L: One last question: We started our conversation by talking about your new ways of working. You have been part of the one-year studio-based programme at The Ruskin School of Art and, as you mentioned, a lot of your practices have changed throughout this year. Could you talk a little bit about these changes, both in retrospect and with regards to your future career? How do you think about them, how would you conceptualise them? Do you think of them as parts of an ongoing, ever-changing process of artistic discoveries that will continue to shape and structure your work? Or as single, isolated events that may lead you to a place of stableness, to a persistent set of practices you will draw from in the future? So, how would you register these various changes—thinking of your use of digital media as well as new performative aspects of your work—into your notion of your identity as an artist?
A: I may need to make a new body of work in order to better answer that! I don’t think that they are single and isolated, I’m not sure anything really is. These ways of working are perhaps better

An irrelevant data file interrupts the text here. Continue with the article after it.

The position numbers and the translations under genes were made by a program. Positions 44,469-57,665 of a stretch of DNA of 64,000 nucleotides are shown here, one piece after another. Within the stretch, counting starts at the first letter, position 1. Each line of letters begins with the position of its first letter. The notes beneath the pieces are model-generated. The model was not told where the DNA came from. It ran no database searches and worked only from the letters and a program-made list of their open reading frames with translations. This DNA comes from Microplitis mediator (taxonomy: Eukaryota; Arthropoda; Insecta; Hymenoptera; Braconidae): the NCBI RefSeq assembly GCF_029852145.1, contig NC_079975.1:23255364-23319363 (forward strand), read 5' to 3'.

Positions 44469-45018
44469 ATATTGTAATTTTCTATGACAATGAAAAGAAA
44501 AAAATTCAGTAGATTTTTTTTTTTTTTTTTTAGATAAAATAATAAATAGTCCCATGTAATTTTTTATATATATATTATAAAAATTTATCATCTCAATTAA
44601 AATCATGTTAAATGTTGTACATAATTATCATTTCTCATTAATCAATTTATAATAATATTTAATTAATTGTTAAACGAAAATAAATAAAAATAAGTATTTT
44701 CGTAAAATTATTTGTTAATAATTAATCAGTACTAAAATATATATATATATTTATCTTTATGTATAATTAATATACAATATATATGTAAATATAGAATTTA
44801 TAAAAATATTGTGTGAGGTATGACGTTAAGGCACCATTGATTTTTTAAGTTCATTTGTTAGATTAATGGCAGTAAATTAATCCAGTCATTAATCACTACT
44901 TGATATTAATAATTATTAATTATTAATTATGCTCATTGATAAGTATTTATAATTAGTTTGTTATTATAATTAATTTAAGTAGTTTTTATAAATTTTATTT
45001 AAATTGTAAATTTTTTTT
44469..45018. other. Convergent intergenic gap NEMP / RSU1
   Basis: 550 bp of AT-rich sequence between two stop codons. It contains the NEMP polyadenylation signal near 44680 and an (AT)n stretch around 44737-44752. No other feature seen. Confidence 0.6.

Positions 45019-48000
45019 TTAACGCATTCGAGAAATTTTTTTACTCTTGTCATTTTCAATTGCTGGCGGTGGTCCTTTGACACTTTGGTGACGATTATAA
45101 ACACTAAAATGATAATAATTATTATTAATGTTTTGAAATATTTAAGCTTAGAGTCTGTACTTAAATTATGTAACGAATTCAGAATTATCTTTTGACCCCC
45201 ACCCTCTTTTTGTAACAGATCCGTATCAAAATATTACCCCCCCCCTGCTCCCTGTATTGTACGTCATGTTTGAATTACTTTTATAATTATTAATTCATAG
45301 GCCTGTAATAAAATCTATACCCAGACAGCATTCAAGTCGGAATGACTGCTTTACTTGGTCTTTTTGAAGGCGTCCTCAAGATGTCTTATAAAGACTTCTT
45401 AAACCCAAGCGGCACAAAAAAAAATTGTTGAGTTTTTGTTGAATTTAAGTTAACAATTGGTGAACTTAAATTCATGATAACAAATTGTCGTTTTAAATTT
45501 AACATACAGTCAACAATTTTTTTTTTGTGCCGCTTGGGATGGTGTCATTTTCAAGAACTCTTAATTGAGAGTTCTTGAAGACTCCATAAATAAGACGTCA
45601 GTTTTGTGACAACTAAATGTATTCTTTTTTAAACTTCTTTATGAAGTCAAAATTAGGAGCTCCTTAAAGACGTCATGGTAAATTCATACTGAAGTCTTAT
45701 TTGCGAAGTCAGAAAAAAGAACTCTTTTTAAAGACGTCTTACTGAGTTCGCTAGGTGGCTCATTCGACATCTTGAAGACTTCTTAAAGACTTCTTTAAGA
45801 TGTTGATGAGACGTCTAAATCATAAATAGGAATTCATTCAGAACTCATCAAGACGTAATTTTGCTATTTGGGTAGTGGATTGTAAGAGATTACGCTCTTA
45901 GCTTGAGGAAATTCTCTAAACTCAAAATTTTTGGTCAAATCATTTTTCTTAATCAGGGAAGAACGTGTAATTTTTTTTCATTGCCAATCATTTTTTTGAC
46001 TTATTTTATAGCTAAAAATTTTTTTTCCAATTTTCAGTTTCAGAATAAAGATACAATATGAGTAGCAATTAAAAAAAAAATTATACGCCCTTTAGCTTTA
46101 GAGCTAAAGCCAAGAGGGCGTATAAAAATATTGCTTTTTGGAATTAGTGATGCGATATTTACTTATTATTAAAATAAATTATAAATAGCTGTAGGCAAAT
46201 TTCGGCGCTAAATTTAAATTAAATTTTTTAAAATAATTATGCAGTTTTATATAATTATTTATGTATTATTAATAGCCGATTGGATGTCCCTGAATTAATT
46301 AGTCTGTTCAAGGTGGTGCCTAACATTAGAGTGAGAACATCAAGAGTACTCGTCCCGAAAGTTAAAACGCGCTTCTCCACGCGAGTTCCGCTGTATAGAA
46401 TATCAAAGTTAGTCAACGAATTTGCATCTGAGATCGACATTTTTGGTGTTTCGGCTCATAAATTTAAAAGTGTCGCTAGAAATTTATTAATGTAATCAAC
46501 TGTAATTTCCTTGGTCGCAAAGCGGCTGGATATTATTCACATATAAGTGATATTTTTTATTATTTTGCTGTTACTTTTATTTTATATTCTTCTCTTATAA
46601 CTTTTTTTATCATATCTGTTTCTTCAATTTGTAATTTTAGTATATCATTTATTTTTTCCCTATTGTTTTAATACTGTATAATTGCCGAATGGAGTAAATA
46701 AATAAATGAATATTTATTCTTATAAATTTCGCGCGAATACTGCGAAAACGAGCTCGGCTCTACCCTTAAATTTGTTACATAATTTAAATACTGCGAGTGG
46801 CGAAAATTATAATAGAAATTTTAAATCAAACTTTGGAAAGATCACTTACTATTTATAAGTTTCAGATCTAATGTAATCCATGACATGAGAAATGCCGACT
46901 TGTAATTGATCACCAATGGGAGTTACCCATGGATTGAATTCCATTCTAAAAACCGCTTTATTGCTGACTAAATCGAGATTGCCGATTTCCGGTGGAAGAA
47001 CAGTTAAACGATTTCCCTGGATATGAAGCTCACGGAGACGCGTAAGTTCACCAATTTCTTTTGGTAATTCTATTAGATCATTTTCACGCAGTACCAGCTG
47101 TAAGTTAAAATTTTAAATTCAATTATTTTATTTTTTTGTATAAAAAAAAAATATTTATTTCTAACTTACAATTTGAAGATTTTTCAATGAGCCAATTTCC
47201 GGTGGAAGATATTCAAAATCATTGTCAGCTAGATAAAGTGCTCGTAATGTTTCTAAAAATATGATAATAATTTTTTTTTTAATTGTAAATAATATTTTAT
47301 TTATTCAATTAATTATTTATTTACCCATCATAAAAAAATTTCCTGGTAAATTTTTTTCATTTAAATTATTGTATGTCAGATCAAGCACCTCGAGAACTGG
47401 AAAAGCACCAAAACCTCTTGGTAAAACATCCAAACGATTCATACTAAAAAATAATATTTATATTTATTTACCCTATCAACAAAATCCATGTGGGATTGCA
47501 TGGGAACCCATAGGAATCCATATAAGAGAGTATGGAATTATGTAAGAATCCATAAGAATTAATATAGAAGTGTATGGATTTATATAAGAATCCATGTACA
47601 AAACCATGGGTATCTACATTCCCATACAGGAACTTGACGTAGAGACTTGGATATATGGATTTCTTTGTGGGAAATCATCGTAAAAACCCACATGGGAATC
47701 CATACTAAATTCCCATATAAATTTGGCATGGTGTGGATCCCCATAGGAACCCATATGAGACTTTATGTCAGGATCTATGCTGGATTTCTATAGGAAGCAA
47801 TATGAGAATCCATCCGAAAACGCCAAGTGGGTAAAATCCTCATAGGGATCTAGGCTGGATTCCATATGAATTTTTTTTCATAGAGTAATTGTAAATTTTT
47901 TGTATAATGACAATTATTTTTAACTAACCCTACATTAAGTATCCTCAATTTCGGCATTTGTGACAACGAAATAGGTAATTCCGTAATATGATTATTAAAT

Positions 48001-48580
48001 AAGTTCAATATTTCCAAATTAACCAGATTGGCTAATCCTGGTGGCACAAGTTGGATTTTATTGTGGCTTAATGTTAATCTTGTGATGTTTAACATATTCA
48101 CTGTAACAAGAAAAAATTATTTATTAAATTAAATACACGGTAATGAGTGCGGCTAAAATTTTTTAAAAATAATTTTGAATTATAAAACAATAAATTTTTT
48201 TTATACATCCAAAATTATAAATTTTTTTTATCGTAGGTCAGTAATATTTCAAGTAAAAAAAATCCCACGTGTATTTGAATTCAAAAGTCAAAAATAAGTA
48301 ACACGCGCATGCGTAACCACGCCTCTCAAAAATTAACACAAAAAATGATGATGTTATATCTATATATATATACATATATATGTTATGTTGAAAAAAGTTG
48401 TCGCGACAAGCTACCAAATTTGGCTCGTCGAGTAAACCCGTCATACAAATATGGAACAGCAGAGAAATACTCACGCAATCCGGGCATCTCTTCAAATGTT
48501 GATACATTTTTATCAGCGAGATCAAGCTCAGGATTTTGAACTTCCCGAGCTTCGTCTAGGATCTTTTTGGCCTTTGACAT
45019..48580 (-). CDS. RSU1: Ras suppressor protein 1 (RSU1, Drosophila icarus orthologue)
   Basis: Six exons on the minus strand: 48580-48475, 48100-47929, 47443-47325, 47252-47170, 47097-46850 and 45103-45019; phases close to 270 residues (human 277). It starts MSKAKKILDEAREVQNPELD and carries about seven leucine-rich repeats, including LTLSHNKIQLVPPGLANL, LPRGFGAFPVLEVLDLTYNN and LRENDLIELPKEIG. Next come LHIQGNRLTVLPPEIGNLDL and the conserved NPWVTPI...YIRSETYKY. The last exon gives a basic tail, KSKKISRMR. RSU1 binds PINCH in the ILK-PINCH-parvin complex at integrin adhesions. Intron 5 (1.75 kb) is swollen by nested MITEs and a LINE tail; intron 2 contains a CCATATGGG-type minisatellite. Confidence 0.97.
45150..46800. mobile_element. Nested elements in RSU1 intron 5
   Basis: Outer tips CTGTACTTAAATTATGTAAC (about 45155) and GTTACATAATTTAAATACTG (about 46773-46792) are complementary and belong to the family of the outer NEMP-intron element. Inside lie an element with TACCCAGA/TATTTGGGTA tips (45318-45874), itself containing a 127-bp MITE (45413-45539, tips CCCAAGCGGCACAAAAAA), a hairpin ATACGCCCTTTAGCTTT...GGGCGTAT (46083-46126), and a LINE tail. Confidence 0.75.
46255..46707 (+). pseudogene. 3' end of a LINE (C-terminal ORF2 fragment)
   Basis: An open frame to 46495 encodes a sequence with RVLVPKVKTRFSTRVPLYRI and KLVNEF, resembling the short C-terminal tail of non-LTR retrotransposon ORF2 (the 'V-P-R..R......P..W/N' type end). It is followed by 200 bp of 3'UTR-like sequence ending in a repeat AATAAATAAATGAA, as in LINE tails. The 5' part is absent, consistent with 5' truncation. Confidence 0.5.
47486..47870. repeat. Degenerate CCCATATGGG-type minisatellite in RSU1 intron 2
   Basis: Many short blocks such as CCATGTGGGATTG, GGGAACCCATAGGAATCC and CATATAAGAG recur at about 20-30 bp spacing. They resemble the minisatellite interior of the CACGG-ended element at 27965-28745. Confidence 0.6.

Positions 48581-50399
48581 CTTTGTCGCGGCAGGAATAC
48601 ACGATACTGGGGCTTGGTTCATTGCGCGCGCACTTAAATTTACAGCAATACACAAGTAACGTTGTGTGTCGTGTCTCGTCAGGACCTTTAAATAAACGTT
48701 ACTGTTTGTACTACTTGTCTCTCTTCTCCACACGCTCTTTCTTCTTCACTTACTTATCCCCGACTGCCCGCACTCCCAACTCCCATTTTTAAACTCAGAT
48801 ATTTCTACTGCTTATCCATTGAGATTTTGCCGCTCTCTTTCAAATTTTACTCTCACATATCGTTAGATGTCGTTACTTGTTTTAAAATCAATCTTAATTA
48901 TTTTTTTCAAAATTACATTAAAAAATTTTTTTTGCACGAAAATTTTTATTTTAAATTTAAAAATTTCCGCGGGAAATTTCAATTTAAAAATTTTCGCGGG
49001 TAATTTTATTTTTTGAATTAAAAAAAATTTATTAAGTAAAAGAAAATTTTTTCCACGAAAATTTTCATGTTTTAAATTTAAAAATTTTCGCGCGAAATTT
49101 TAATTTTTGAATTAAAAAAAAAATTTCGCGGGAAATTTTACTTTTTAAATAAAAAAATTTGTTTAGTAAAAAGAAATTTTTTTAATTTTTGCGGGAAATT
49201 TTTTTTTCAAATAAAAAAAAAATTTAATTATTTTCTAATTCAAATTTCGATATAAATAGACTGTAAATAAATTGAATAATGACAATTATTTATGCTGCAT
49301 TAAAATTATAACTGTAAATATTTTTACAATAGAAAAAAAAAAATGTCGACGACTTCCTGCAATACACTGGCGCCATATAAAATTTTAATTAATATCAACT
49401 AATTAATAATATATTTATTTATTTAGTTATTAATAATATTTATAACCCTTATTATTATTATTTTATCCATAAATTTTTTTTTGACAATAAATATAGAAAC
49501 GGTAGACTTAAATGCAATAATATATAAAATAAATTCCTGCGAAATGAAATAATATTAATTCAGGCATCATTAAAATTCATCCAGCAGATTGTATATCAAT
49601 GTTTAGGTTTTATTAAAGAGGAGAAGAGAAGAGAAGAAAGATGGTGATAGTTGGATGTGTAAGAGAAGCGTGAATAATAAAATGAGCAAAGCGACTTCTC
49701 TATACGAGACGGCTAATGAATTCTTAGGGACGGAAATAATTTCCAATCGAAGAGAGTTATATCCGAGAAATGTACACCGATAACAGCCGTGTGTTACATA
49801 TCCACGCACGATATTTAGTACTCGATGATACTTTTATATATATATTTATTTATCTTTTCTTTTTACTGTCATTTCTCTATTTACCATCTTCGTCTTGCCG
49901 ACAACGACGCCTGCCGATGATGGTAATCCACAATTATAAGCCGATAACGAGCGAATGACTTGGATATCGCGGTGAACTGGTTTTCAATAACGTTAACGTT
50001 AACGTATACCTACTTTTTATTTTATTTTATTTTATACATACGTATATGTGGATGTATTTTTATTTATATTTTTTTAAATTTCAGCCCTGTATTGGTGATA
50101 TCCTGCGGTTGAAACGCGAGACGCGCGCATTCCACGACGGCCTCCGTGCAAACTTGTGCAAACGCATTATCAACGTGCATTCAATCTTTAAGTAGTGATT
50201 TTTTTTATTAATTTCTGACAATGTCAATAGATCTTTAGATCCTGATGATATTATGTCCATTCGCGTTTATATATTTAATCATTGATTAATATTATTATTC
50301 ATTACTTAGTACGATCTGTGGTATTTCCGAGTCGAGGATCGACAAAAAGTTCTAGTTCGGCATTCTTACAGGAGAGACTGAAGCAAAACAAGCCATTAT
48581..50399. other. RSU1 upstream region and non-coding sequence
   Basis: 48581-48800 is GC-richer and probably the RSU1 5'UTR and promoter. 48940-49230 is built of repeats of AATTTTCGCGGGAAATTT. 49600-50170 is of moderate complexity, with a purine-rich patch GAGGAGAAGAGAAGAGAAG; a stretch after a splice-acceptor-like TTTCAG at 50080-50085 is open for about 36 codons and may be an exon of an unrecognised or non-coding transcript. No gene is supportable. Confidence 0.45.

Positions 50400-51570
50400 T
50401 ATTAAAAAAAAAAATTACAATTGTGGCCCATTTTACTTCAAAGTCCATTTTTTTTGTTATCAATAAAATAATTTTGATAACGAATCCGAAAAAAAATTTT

acknowledged as fluctuating globules that may emerge from a vibrating liquid. They aren't separate from each other, nor do they bubble in an entirely predictable fashion. Sometimes the globules bunch together and other times they drift further apart, but they are always connected, possibly entangled.
I still feel very much like someone who fundamentally observes and makes. Both observations and makings are of course related, as everything is revealed to be if or when we pay attention or are somehow allowed to slow down. Then, which relations we dwell on might provide something else. While it feels like something ethereal and dynamic, it too is both stabilising and centring for me, and I hope it continues to be so for a long time to come.
As of now, I’m enjoying the variations which are evident in encounters and moments which may seem repetitive, how these are experienced, perhaps staged, and where they can go.
Alexander Stavrou is a visual artist working in London and Oxford. He recently completed his MFA from the Ruskin School of Art at the University of Oxford which was supported by the UK BAME PGT Studentship in the Humanities in partnership with Wadham College. To see more of Alexander’s work please visit his website and Instagram (@alexander_stavrou).
Leander Pöhls is a consultant at METRUM, a consultancy for cultural and other non-profit institutions, and currently based in Munich. He recently completed his MSt in the History of Art and Visual Culture from the University of Oxford.